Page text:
The House passed a $1.1 trillion spending bill after a day of disarray and just hours before U.S. government funding was set to run out.
The vote last night was 219-206. With current government funding ending at midnight, the House then passed on a voice vote a two-day spending measure to give the Senate time to act.
Senate Majority Leader Harry Reid of Nevada said the Senate would clear a short-term funding bill and would begin debate on the long-term measure today.
President Barack Obama, Vice President Joe Biden and at least two Cabinet secretaries had called lawmakers to urge them to vote for the measure and head off a shutdown, said people familiar with the phone calls. House Minority Leader Nancy Pelosi of opposed the measure in a rare disagreement with the White House.
“Keep the government open,” said House Appropriations Chairman Hal Rogers, a Kentucky Republican, before the vote. “It’s a good bill. Vote for it.”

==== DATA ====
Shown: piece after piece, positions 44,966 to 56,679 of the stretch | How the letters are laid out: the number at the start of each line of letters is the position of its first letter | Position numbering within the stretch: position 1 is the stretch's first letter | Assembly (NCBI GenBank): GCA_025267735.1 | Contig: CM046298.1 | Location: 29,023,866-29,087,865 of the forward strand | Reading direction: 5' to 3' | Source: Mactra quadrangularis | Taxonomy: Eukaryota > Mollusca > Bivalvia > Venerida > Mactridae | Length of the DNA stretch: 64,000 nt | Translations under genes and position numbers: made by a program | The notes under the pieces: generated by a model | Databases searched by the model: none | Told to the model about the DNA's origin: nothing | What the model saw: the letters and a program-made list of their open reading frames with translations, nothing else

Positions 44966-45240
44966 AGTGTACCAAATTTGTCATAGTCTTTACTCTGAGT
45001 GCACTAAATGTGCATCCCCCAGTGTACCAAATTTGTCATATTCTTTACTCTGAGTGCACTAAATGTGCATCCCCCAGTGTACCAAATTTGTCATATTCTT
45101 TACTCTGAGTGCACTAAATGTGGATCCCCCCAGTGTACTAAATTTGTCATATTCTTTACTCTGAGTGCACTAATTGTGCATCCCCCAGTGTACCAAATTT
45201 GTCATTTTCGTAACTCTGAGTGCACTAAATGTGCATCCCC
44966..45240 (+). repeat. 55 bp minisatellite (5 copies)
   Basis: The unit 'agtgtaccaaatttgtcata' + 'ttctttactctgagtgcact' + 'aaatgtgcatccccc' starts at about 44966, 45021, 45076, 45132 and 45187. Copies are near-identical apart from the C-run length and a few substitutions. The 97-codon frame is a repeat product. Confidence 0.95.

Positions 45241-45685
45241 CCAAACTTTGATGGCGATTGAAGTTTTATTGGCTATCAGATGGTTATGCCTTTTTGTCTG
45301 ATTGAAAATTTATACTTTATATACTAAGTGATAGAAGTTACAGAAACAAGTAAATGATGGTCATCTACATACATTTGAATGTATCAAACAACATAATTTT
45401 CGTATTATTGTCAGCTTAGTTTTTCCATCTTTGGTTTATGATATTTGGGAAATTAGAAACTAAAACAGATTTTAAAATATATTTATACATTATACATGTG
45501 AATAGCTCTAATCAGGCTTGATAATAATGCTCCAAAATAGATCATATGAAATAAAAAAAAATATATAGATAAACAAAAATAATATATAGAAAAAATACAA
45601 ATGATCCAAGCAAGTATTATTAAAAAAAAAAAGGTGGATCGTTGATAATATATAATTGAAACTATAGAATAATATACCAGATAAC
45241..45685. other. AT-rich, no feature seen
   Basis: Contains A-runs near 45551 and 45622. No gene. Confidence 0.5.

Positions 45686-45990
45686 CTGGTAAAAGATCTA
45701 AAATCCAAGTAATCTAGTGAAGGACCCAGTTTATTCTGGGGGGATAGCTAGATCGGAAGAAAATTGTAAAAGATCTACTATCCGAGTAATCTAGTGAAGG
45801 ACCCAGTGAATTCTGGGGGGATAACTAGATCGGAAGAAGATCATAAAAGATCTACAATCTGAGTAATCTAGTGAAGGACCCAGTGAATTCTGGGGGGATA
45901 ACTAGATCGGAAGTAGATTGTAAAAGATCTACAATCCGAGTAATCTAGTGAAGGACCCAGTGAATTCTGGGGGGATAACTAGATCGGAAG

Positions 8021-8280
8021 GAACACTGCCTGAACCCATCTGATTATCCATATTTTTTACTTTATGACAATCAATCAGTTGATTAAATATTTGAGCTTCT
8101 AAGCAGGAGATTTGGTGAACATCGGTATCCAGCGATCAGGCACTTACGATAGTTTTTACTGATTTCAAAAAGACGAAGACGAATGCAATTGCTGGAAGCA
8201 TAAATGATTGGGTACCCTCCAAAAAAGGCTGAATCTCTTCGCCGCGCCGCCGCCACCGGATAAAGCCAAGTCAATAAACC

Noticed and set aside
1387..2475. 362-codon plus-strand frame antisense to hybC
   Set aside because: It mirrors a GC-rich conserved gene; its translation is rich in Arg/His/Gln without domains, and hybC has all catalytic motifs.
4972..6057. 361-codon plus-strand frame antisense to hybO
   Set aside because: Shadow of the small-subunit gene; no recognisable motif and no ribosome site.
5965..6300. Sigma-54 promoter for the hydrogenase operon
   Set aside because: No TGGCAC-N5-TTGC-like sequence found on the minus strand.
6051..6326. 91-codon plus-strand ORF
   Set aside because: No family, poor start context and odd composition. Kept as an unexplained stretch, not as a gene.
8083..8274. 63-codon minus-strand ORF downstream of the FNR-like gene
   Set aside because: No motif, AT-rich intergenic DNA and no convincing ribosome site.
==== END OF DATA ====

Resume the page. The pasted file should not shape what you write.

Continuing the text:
Many Democrats opposed the bill because it includes a banking provision they call a giveaway to large institutions. A number of Republicans were against the measure because it puts off a confrontation over Obama’s immigration policy until 2015.
“They’re trying to undermine Dodd-Frank,” said Representative Maxine Waters, a California Democrat. “We’re not going to vote for anything that’s going to give the store to the biggest banks in America.”
The vote was initially scheduled for about 2 p.m. Thursday and was delayed as Speaker John Boehner sought to round up Republican support.